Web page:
Family feud over Oregon rodeo costume settled
PORTLAND — The dustup over a vintage costume from the state's biggest rodeo has finally ended after a yearslong battle in the courts.
The Oregonian newspaper reports that Joan Rice, 79, has the outfit after a settlement was reached last week.
Her mother-in-law, Lois McIntyre, was crowned queen of the 1930 Pendleton Round-Up while wearing the fringed leather skirt and vest. The outfit had been in the possession of Mary Rabb, the 1968 queen and a distant relative of McIntyre.
The newspaper reports that Rabb turned the outfit over to Rice in exchange for Rice dropping the lawsuit that went all the way to the Oregon Supreme Court before the justices sent it back to a lower court.
“I'm thrilled to death,” Rice told the newspaper. “It went clear through the court system, and I didn't lose faith.”
When McIntyre died in 1964, her son Jim Rice inherited the black-and-white vest and skirt. He and Joan Rice, his wife, loaned it to the Round-Up Hall of Fame for the public to see.
When her husband died in 1972, Joan Rice left the petite outfit in the museum. It stayed there until 2000, when Rabb told museum officials it rightfully belonged to her and took it home.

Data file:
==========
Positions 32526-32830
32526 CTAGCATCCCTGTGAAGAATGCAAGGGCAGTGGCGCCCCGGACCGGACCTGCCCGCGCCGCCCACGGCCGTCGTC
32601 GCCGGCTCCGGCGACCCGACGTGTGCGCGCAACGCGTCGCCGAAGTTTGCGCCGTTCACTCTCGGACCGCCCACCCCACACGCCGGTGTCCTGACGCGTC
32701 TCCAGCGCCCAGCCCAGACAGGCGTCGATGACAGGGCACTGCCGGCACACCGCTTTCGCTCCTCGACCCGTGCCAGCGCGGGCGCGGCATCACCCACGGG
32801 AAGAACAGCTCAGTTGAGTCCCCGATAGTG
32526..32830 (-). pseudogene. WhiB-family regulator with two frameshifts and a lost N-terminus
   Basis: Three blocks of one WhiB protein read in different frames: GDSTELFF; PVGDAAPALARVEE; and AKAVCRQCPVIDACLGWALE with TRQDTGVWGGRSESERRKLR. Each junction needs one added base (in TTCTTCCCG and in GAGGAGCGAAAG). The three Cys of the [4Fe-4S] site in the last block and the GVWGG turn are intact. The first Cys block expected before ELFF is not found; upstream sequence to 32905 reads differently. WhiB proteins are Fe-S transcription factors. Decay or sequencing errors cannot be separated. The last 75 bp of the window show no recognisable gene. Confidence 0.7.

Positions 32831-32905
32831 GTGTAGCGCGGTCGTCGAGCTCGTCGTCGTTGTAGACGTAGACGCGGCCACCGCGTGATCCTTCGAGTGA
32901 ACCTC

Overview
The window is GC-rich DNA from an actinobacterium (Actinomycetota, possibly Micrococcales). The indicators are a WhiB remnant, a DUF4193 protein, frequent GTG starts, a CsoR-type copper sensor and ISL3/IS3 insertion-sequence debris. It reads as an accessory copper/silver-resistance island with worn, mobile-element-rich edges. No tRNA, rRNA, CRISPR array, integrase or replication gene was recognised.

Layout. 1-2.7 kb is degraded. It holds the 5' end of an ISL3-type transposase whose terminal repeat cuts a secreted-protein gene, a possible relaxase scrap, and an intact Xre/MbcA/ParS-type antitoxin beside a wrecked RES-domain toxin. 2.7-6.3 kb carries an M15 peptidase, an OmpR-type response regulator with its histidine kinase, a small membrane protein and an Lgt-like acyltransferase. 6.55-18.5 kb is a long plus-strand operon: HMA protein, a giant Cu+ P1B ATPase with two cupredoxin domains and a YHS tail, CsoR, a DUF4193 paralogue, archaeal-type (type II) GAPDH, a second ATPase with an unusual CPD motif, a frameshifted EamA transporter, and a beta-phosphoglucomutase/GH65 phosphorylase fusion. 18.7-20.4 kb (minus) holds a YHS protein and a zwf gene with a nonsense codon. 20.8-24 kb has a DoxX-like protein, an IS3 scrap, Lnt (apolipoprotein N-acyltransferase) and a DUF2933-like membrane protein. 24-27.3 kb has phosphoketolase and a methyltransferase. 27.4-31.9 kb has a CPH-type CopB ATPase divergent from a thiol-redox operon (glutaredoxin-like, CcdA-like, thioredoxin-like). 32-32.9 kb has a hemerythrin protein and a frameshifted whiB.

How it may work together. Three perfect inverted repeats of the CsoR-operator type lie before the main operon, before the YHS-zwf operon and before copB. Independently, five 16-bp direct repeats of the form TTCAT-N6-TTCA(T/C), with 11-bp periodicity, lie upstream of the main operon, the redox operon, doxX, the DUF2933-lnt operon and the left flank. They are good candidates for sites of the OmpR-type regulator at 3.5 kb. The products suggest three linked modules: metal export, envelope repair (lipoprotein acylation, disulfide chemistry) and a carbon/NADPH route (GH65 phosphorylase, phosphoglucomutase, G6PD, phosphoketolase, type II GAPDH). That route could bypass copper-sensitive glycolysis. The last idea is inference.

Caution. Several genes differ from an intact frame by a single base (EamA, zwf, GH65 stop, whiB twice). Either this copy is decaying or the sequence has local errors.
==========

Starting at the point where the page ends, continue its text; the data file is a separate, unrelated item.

Rabb's grandmother was McIntyre's cousin, and she said that made her a blood relative. But Joan Rice disagreed and filed the lawsuit.
Now that she has the outfit back, Rice wants it displayed again. This week, it's already been at a bank branch in the eastern Oregon community of Athena, where she lives.
She said two places in Portland are interested in putting it on display. She won't say where, at least not yet.
“But it will be on display,” Rice said. “That's what we want is for people to see it.”
Information from: The Oregonian, http://www.oregonlive.com